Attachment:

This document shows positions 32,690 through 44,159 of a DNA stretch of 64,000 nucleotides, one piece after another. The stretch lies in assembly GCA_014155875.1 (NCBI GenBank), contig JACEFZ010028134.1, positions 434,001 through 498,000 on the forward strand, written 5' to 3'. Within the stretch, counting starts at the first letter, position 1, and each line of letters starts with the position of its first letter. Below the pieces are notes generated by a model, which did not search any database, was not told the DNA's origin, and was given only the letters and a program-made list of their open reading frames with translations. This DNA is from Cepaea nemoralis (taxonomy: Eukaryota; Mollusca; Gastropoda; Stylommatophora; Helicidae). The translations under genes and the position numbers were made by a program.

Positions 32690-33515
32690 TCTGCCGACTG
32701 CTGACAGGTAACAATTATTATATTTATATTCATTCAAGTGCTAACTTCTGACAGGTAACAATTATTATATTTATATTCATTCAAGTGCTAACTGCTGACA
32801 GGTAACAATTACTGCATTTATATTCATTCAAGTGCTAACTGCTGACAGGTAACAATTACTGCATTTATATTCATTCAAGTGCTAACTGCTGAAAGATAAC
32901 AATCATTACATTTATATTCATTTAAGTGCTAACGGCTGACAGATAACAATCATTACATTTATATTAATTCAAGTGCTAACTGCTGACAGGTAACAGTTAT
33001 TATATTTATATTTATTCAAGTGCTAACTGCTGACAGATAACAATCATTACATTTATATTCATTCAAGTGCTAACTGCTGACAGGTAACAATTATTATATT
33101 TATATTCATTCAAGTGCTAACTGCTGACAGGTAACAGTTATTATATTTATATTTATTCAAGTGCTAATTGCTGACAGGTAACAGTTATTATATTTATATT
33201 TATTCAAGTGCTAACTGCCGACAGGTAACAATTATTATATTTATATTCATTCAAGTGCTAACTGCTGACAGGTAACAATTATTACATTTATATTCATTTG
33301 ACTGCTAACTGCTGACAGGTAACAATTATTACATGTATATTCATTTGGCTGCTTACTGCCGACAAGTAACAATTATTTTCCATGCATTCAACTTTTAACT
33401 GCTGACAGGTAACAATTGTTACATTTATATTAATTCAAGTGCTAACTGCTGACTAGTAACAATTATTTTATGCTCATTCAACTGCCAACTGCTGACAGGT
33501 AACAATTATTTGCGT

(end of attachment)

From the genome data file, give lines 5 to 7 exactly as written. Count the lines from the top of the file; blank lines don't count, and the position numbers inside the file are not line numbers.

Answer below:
32801 GGTAACAATTACTGCATTTATATTCATTCAAGTGCTAACTGCTGACAGGTAACAATTACTGCATTTATATTCATTCAAGTGCTAACTGCTGAAAGATAAC
32901 AATCATTACATTTATATTCATTTAAGTGCTAACGGCTGACAGATAACAATCATTACATTTATATTAATTCAAGTGCTAACTGCTGACAGGTAACAGTTAT
33001 TATATTTATATTTATTCAAGTGCTAACTGCTGACAGATAACAATCATTACATTTATATTCATTCAAGTGCTAACTGCTGACAGGTAACAATTATTATATT